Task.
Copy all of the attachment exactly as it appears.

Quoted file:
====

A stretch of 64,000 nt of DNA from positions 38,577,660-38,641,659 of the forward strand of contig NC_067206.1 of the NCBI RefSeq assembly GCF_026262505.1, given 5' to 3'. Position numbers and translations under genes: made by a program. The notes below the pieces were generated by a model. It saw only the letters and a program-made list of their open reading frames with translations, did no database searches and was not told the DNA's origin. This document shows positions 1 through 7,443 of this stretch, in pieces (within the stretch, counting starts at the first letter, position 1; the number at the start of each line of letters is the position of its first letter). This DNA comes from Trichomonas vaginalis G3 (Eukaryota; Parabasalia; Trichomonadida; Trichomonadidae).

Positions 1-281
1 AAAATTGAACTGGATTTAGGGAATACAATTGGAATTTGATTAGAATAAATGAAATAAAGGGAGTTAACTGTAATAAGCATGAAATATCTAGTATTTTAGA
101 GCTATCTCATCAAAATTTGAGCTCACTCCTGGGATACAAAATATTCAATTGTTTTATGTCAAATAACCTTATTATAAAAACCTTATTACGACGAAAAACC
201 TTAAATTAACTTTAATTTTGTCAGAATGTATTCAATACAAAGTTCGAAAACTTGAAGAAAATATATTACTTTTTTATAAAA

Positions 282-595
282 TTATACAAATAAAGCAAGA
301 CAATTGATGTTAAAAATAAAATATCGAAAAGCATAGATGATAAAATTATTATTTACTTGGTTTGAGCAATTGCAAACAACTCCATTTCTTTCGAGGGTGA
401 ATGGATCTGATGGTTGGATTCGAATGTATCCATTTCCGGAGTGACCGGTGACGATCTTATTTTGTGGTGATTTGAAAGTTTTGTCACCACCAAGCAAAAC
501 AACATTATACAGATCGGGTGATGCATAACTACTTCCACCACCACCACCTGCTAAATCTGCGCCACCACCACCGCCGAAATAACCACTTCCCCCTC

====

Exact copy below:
A stretch of 64,000 nt of DNA from positions 38,577,660-38,641,659 of the forward strand of contig NC_067206.1 of the NCBI RefSeq assembly GCF_026262505.1, given 5' to 3'. Position numbers and translations under genes: made by a program. The notes below the pieces were generated by a model. It saw only the letters and a program-made list of their open reading frames with translations, did no database searches and was not told the DNA's origin. This document shows positions 1 through 7,443 of this stretch, in pieces (within the stretch, counting starts at the first letter, position 1; the number at the start of each line of letters is the position of its first letter). This DNA comes from Trichomonas vaginalis G3 (Eukaryota; Parabasalia; Trichomonadida; Trichomonadidae).

Positions 1-281
1 AAAATTGAACTGGATTTAGGGAATACAATTGGAATTTGATTAGAATAAATGAAATAAAGGGAGTTAACTGTAATAAGCATGAAATATCTAGTATTTTAGA
101 GCTATCTCATCAAAATTTGAGCTCACTCCTGGGATACAAAATATTCAATTGTTTTATGTCAAATAACCTTATTATAAAAACCTTATTACGACGAAAAACC
201 TTAAATTAACTTTAATTTTGTCAGAATGTATTCAATACAAAGTTCGAAAACTTGAAGAAAATATATTACTTTTTTATAAAA

Positions 282-595
282 TTATACAAATAAAGCAAGA
301 CAATTGATGTTAAAAATAAAATATCGAAAAGCATAGATGATAAAATTATTATTTACTTGGTTTGAGCAATTGCAAACAACTCCATTTCTTTCGAGGGTGA
401 ATGGATCTGATGGTTGGATTCGAATGTATCCATTTCCGGAGTGACCGGTGACGATCTTATTTTGTGGTGATTTGAAAGTTTTGTCACCACCAAGCAAAAC
501 AACATTATACAGATCGGGTGATGCATAACTACTTCCACCACCACCACCTGCTAAATCTGCGCCACCACCACCGCCGAAATAACCACTTCCCCCTC